Before deciding on a style, find out what the installation costs will be and what maintenance will be needed. There are many water features that you can install or build yourself, from DIY urn fountains to preformed ponds or flexible liners that you can cut to fit your own shape.
In water features where moving water is desired, remember that the taller the water feature, or the further the water needs to travel, the more powerful the pump needs to be, and bigger pumps are more expensive.
The style of water feature you choose should ideally suit the style of your existing garden, and the architecture of your house. Consider the hard landscaping materials used in the garden and around your home, and try to match these.
These are ideal for large informal gardens. You can dig it yourself, in the shape and size of your choice, and line it with sand and a plastic liner held down by rocks. Or, you can use a preformed fibreglass or plastic shape – there are many shapes and sizes from which to choose.
To create a functioning eco-system in your natural pond, make sure it is at least 60cm deep in the middle and has a surface area of at least 3.75 square metres. Create a shallow shelf around the perimeter, where wildlife can enter and marginal plants can be placed. Plants act as natural filters and help to keep the water clean – keep in mind though that most water plants need sun for a good part of the day, so make sure your pond is placed in a sunny area.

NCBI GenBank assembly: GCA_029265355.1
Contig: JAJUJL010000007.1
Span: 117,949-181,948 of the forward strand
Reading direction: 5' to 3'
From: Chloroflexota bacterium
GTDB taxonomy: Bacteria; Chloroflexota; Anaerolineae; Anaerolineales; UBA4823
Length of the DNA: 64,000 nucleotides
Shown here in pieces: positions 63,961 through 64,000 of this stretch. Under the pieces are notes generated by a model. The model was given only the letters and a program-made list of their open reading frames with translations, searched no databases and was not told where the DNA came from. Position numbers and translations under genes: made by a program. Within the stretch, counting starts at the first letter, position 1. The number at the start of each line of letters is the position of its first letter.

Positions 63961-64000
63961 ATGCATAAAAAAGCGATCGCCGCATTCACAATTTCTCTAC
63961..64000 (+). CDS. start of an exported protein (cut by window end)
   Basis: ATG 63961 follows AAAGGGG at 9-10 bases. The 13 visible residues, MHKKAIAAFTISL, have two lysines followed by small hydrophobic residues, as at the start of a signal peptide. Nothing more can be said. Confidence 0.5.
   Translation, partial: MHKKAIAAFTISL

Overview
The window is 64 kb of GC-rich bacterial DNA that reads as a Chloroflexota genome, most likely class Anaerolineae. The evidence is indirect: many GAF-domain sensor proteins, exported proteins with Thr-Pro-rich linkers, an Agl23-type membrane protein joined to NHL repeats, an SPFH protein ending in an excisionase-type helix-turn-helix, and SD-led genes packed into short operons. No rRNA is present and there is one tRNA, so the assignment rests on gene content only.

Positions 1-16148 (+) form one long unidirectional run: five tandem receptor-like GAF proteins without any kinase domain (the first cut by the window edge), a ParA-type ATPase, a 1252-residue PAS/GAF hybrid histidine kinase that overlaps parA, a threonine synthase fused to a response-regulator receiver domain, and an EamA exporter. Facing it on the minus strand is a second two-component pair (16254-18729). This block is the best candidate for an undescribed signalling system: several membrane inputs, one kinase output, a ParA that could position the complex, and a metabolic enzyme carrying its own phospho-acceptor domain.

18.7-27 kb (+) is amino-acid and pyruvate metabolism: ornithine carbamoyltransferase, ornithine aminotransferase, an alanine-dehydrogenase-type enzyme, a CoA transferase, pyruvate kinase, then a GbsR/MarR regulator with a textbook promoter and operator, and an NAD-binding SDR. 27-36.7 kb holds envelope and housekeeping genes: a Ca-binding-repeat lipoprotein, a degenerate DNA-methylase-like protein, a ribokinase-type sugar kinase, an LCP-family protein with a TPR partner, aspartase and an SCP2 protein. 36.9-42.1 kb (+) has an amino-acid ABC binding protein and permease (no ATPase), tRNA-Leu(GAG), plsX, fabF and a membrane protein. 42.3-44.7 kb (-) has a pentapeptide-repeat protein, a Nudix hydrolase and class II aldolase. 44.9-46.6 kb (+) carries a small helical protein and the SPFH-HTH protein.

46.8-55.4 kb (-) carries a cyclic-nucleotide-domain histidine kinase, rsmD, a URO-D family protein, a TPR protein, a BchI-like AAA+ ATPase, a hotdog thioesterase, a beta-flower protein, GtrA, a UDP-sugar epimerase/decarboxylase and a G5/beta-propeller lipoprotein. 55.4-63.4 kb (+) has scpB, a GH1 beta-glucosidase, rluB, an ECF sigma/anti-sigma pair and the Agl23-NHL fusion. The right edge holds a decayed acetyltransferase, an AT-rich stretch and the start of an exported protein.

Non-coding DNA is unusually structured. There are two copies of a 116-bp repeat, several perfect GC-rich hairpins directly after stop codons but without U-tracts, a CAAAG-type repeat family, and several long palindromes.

Ponds need to be oxygenated to thrive. Certain plants are oxygenators, such as Vallisneria aethiopica. Moving water also oxygenates a pond, like a waterfall. Water lilies and other plants with leaves that float on the surface cast shade on the bottom of the pond and reduce the occurrence of algae. Around the edge of your pond, plant marginal species such as arums, irises and rush (Juncus effusus). These plants should keep your pond clean naturally, although a filter may be needed to keep it really clear. If you plan to keep fish, a filter is essential, as is oxygenated water.